Monday, March 10, 2014

Mastery Against Generality

LtU pointed me to Design Principles Behind Smalltalk. I'll quote the first design principle named, because it illustrates what I think is a mistake in reasoning common to those of a mathematical bent:

Personal Mastery: If a system is to serve the creative spirit, it must be entirely comprehensible to a single individual.

The point here is that the human potential manifests itself in individuals. To realize this potential, we must provide a medium that can be mastered by a single individual. Any barrier that exists between the user and some part of the system will eventually be a barrier to creative expression. Any part of the system that cannot be changed or that is not sufficiently general is a likely source of impediment. If one part of the system works differently from all the rest, that part will require additional effort to control. Such an added burden may detract from the final result and will inhibit future endeavors in that area. We can thus infer a general principle of design:

Good Design: A system should be built with a minimum set of unchangeable parts; those parts should be as general as possible; and all parts of the system should be held in a uniform framework.

I strongly sympathize with the point of view outlined here. If one can master simple, general principles, then that reduces the burden for understanding some set of more specific ideas, and can potentially greatly increase the number and scope of the ideas one can understand and use at any given time -- it can improve one's intellect.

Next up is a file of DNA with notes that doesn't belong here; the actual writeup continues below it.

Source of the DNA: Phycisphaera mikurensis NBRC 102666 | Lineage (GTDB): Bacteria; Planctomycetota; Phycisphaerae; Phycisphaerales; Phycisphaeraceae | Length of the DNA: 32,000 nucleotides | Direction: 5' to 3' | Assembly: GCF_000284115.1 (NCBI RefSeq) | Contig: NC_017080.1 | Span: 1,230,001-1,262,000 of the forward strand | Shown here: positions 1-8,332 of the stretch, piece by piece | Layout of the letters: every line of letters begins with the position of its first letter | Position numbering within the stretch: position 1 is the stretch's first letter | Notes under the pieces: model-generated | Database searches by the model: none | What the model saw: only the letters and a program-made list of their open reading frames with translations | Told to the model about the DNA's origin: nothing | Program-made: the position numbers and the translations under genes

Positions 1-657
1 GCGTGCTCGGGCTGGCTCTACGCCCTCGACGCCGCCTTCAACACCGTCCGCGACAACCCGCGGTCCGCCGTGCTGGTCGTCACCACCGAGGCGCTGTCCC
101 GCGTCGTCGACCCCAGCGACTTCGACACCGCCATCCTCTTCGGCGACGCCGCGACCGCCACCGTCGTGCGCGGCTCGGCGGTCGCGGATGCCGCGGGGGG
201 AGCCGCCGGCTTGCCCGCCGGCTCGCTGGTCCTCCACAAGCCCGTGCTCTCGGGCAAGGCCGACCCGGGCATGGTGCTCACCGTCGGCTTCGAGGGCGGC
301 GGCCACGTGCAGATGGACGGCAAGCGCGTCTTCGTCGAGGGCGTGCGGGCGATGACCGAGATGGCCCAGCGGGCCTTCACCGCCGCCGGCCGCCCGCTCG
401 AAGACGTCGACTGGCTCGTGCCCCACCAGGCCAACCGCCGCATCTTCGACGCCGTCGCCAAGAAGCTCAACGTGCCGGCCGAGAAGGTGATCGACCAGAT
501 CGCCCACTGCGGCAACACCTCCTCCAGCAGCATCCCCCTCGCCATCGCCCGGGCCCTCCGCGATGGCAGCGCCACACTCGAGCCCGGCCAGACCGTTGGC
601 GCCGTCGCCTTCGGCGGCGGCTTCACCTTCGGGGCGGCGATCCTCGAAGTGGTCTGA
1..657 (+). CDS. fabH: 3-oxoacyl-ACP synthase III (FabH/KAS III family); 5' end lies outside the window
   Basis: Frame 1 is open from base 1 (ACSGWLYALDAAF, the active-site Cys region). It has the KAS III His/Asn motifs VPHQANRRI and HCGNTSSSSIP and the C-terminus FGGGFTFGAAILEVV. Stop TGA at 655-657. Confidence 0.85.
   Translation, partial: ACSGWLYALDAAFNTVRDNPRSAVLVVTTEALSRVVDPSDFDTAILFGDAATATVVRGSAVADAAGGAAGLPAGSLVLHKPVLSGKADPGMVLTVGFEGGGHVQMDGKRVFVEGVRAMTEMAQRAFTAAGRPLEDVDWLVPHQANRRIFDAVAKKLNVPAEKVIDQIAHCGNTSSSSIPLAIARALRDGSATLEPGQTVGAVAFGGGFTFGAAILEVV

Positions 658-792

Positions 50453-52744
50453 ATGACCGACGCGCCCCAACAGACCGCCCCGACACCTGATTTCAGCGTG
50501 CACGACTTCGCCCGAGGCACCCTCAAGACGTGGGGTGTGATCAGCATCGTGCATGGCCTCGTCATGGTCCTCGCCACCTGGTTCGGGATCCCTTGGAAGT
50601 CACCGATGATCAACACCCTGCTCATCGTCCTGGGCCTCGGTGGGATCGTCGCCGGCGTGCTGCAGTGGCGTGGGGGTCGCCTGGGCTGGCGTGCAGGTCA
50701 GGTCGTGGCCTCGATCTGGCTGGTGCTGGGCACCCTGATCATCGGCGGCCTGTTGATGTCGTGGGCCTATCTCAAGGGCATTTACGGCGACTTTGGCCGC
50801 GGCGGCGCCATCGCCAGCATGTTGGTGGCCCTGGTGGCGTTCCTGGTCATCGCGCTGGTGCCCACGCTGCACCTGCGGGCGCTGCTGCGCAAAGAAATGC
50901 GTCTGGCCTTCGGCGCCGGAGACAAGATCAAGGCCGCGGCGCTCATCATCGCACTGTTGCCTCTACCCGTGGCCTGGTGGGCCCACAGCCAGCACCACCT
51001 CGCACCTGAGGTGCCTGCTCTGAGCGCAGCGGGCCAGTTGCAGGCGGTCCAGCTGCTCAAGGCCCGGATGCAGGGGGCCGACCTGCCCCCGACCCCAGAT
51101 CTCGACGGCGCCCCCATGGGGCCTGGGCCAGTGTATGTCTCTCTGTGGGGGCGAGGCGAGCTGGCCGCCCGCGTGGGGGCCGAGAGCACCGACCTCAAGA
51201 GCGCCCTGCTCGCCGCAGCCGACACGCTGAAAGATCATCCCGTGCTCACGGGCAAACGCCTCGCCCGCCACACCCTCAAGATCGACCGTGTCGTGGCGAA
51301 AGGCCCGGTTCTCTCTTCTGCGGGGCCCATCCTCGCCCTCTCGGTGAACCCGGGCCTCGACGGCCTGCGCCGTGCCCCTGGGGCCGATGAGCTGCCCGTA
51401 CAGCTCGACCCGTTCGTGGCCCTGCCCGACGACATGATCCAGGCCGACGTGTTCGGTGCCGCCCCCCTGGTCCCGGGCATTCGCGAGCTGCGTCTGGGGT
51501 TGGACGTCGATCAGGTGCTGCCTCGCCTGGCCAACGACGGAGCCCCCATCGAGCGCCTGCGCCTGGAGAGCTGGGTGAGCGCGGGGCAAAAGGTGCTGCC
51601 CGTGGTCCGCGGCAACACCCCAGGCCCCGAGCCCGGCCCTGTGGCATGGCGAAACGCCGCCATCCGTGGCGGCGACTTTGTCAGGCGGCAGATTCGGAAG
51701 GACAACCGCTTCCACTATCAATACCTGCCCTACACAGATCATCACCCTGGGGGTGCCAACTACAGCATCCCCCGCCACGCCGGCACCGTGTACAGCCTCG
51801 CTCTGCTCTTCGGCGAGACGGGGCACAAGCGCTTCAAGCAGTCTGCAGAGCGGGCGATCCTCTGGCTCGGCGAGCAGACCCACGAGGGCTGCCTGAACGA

That said, it is considerably more difficult to impart understanding of general ideas than of specific ones. If this isn't immediately obvious to you, consider the order in which you learned some mathematical concepts. Take the following problems:

  1. If joey has three apples, and gives two away, how many does he now have?
  2. Solve for x: x = 3 - 2.
  3. Prove that the addition operation under the set of integers modulo some constant forms a group.
  4. Give an example of a non-Abelian group.
  5. What the hell is a left-adjoint functor?

I think you can be expected to gain mastery of each of these problems in the same order in which the problems are listed. Each problem is more abstract than the previous, and each successive problem is, in a sense, simpler and more general than the previous. But each successive problem is also, to my mind, more difficult than the previous: We needed to understand the more specific ideas before we could be expected to generalize. The mechanism for "good design" quoted above can probably be considered to be in some tension with the stated goal of maximizing "personal mastery" of the system.

The implications of this tension are, I think, important. In particular, under the assumption that a more abstract understanding of a problem domain can make the problem more tractable, it's usually in any given author's interest to move "up" the "abstraction ladder", in order to better solve a problem herself. To the extent that this means she happens upon a good solution faster than others, this is all to the good. But to the extent that this means she happens upon much different solutions than others would, then however much more "elegant" her own solution is will be weighed against the cost in comprehension for others she works with.

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